Hangsaman by Shirley Jackson
Natalie Waite, daughter of a mediocre writer and a neurotic housewife, is increasingly unsure of her place in the world. In the midst of adolescence she senses a creeping darkness in her life, which will spread among nightmarish parties, poisonous college cliques and the manipulations of the intellectual men who surround her, as her identity gradually crumbles.
Inspired by the unsolved disappearance of a female college student near Shirley Jackson’s home, Hangsaman is a story of lurking disquiet and haunting disorientation (via Goodreads)
Shirley Jackson’s The Haunting of Hill House is one of my favorite books. Period. Having reread it back in September (for the third or fourth time), it still chilled me and I still found interesting bits to chew on. That’s probably why I gave Hangsaman over 200 pages before I gave up on it.
Hangsaman was Jackson’s second novel, published eight years before Hill House. Both novels deal with paranoia concerning being a group outsider. Both novels are about the place that a young woman is expected to take in society versus her suitability for that role. Many of Jackson’s works deal with these issues and are probably reflective of her own personal concerns.* The difference is in Hill House Jackson uses the trope of the haunted house as a framework for investigating these issues. No such framework exists in Hangsaman. We are left adrift in the mind of Natalie Waite and it’s hard to find *that* to be a compelling story. Jackson does one better in her next and last novel We Have Always Lived in the Castle. It’s pretty much a full-on modern Gothic. To me, Hangsaman feels like an early foray into dealing with these issues of identity.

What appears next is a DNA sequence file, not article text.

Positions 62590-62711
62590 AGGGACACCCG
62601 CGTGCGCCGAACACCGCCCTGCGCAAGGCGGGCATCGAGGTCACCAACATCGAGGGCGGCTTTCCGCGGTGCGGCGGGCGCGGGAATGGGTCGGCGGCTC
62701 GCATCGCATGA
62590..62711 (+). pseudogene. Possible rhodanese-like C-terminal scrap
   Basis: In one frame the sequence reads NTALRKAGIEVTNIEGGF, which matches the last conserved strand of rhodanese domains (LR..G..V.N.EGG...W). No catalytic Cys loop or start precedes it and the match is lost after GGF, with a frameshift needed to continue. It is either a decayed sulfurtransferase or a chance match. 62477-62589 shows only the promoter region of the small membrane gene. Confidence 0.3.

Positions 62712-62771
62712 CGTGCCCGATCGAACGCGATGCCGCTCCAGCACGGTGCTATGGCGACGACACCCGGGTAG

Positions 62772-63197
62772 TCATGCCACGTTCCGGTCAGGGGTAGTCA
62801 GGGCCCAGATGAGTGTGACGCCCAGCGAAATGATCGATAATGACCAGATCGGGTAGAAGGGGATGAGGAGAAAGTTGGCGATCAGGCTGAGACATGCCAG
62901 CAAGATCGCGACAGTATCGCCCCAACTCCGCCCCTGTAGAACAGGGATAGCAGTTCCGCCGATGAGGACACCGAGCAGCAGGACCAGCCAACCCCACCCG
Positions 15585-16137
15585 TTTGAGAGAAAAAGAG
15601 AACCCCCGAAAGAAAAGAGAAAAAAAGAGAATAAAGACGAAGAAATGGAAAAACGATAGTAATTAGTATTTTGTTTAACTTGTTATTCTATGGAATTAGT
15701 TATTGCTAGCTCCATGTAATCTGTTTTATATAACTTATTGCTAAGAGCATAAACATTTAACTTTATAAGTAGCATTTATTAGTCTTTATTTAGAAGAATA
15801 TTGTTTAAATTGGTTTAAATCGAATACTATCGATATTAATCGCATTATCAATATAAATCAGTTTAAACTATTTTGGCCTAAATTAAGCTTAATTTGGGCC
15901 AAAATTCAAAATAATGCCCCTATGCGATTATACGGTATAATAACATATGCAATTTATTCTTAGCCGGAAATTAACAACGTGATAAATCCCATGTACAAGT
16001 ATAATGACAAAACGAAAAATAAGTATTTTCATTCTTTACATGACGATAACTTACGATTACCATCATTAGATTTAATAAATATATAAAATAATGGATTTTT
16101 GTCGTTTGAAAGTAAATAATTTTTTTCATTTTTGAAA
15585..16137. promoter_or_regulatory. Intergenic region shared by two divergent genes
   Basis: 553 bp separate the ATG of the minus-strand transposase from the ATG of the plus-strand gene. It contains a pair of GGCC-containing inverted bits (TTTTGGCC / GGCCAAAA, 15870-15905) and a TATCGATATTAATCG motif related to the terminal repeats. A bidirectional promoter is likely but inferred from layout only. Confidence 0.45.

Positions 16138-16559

I’ve lately read a few comments about this book along the lines of “lots going on/hard to unpack/I think I’m missing something” and I think that’s because there is no roadmap for experiencing Hangsaman. Some readers might like that; I like it better when form can help clarify the message.
* The missing student is revisited in several of her short stories as well. Personally, I can understand Jackson’s fascination with that story. As a woman, wouldn’t it be nice to leave all expectations behind? But without society’s expectations, do women simply disappear?
My Edition: 1951, Farrar, Straus and Young, hardback
Why did I choose to read this book? Enjoyed other works by author; Book Smugglers readalong